Introductions of non-native species are occurring at a growing rate as a result of human-mediated interests that include transport and trade (Frehse et al., 2016; Bezerra et al., 2019a,b; Vitule et al.,2019; Brito et al., 2020; Magalhães et al., 2020). Impacts caused by the introduction of non-native species are considered as one of the major causes of biotic change and occur across different levels of biological organization (Vitule et al., 2009; Cucherousset, Olden, 2011). Despite the fact that species introductions can often be observed over short time scales (Price et al., 2018), the long-term negative impacts can be irreversible, leading to the extinction of native species and the biotic homogenization of once diverse communities (Vitule et al., 2012; Bezerra et al., 2019b; Magalhães et al., 2020). In freshwater ecosystems, the negative impacts of non-native species can be particularly severe (Vörösmarty et al.,2000). Freshwater ecosystems are often heavily invaded by multiple species and, due to a high degree of endemism, can experience heightened extinction rates (Ricciardi, Rasmussen, 1999; Hudina et al., 2011; Burkhead, 2012; Daga et al., 2015). Non-native species are also often introduced for the purposes of aquaculture or sport fishing with many subsequently becoming invasive, especially in environments modified by humans, such as large reservoirs given the construction of dams (Bezerra et al., 2019b; Vitule et al., 2019; Brito et al., 2020).
Brazil is an example of country that has experienced the introduction of a number of highly invasive non-native species for a variety of reasons (Neuhaus et al.,2016; Franco et al.,2018). A globally invasive fish species is the largemouth bass Micropterus salmoides (Lacepède, 1802) of the family Centrarchidae. The native range of this species is from eastern North America to the Rio Grande basin in north-western Mexico (Beltrán Alvarez et al., 2013), however it has now been introduced for sport fishing in several continents around the world, including Asia (Ko et al.,2017), Europe (García-Berthou, Moreno-Amich, 2000; Costantini et al.,2018), Africa (Shelton et al., 2008; Ellender et al.,2014; Khosa et al., 2019), and South America (Garcia et al.,2014; Daga et al., 2015; Ribeiro et al., 2015; Pereira, Vitule, 2019). The largemouth bass usually has considerable impact as a voracious predator, demonstrated by its consumption on native fish and invertebrate prey (Abekura et al., 2004; Alexander et al., 2014), causing large shifts in the species composition and size structure of communities (Pereira, Vitule, 2019). This has led to the inclusion of the species in the list of 100 of the world’s worst invasive alien species by International Union for Conservation of Nature and Natural Resources (IUCN) (ISSG, 2013).
In 1922, M. salmoides was introduced in Brazil for sport fishing,becoming widely distributed in artificial systems, such as reservoirs in South and South-east regions (Schulz, Leal, 2005). Having reproduced and grown rapidly in semi-natural systems, it is now considered a threat to the conservation of Brazilian ecosystems (Schulz, Leal, 2005; Garcia et al., 2014; Daga et al.,2016). A number of species have also been introduced as human food resources, including tilapia species Oreochromis niloticus (Linnaeus, 1758) and Coptodon rendalli (Boulenger, 1897) (Canonico et al.,2005).
Phylogenetically-related and ecologically similar to tilapiine species, an important native cichlid species in Brazilian freshwaters (including reservoirs) is Geophagus iporangensis Haseman, 1911, which is popularly known as cará. Geophagus iporangensis was previously known as G. brasiliensis (Quoy & Gaimard, 1824), which represents is a complex of species across Brazilian basins (sensu Argolo et al., 2020), from the coastal basins of the Northeast Brazil to coastal rivers in Eastern Uruguay. The evolutionary complexity (Argolo et al., 2020) and the fact that G. iporangensis is one of the most abundant groups of cichlids in Brazil makes it a typical species in southern Brazilian freshwaters. G. iporangensis along with the tilapiines constitute a diet resource for invasive predatory fish like M. salmoides in southern Brazilian reservoirs (Bezerra et al., 2019b), and are indeed the most abundant fish species in such environments where they co-occur (Frehse et al., 2021). However, the predation pressure of the largemouth bass toward others invasive species such as the tilapiines is still not fully described, as well as how it compares to the phylogenetically-related and ecologically similar native prey.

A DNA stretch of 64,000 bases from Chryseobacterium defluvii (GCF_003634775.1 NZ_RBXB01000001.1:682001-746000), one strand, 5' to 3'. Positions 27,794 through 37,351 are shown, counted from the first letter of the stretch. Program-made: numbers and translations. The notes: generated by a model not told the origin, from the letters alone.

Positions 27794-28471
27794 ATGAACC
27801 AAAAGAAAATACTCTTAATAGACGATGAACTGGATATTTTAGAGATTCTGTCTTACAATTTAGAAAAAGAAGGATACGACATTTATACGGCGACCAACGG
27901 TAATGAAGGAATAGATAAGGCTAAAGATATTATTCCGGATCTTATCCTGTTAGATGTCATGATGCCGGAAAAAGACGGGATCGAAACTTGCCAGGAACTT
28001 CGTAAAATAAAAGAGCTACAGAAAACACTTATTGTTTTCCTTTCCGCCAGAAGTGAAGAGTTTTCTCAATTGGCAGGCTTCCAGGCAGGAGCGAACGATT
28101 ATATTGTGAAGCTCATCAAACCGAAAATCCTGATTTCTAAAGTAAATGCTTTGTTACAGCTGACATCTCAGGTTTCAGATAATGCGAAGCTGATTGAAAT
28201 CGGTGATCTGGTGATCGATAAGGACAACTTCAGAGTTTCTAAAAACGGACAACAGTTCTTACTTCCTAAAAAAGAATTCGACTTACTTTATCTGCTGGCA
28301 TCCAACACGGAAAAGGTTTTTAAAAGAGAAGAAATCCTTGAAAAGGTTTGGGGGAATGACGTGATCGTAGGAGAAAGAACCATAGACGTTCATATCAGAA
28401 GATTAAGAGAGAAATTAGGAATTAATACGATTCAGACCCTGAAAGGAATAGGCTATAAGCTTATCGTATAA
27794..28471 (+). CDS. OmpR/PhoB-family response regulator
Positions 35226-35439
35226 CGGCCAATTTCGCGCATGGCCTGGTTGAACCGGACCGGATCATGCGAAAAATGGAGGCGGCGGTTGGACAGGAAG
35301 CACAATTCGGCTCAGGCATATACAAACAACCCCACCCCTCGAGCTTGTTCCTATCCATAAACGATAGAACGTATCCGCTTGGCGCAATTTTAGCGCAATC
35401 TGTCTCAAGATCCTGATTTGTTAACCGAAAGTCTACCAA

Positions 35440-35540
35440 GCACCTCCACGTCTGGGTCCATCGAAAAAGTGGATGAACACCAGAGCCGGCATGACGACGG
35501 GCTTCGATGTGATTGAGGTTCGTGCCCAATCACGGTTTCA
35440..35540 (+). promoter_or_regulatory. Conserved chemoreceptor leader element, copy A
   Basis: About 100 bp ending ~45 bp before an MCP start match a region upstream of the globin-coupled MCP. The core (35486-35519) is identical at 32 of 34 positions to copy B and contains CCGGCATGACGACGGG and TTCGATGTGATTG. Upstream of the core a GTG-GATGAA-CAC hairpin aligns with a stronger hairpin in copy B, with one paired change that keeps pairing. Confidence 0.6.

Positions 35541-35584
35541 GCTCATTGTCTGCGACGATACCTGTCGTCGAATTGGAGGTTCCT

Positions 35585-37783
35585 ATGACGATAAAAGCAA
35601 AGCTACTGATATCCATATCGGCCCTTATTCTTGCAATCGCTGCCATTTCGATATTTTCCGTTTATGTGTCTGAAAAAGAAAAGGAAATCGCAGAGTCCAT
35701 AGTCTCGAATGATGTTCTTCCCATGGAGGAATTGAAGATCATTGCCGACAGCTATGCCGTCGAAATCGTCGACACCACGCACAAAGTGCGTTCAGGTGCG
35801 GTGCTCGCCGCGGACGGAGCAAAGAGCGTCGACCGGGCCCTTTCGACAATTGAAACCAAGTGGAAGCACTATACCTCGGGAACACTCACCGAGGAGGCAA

The scenario of non-native species interacting with natives at multiple trophic levels is common in man-made ecosystems. In these cases, the knowledge of interspecific interactions is crucial to understand the cumulative impact of multiple invaders (Simberloff, Von Holle, 1999; Hudina et al.,2011). Different outputs are possible when multiple non-native species coexist in an ecosystem (Frehse et al., 2021). These outputs can be co-existence, biotic resistance (Twardochleb et al.,2012; Skein et al.,2020) or invasional meltdown as a consequence of the facilitation amongst invasive species (Simberloff, Von Holle, 1999). Even so, studies focusing impacts of non-native preys are still limited (Cattau et al., 2016); and studies that investigate the interaction of introduced predators foraging on non-native preys are even more limited. Johnson et al. (2009) focused in the advantage of non-native prey in avoiding predation compared to its native counterparts and the resulting synergistic effects of the positive association of the non-natives.
For a predator like M. salmoides, an important factor in prey selectivity is the availability of the resources (Pinnegar et al.,2003). When a preferred prey is poorly available and considering the optimal foraging theory (Pyke, 1984), M. salmoides likely behaves in an opportunistic manner, assuming opportunism as the behavior of taking advantage of the circumstances. Thus, in newly colonized ecosystems, its diet may reflect local prey abundance and availability (Young, Cockcroft, 1994).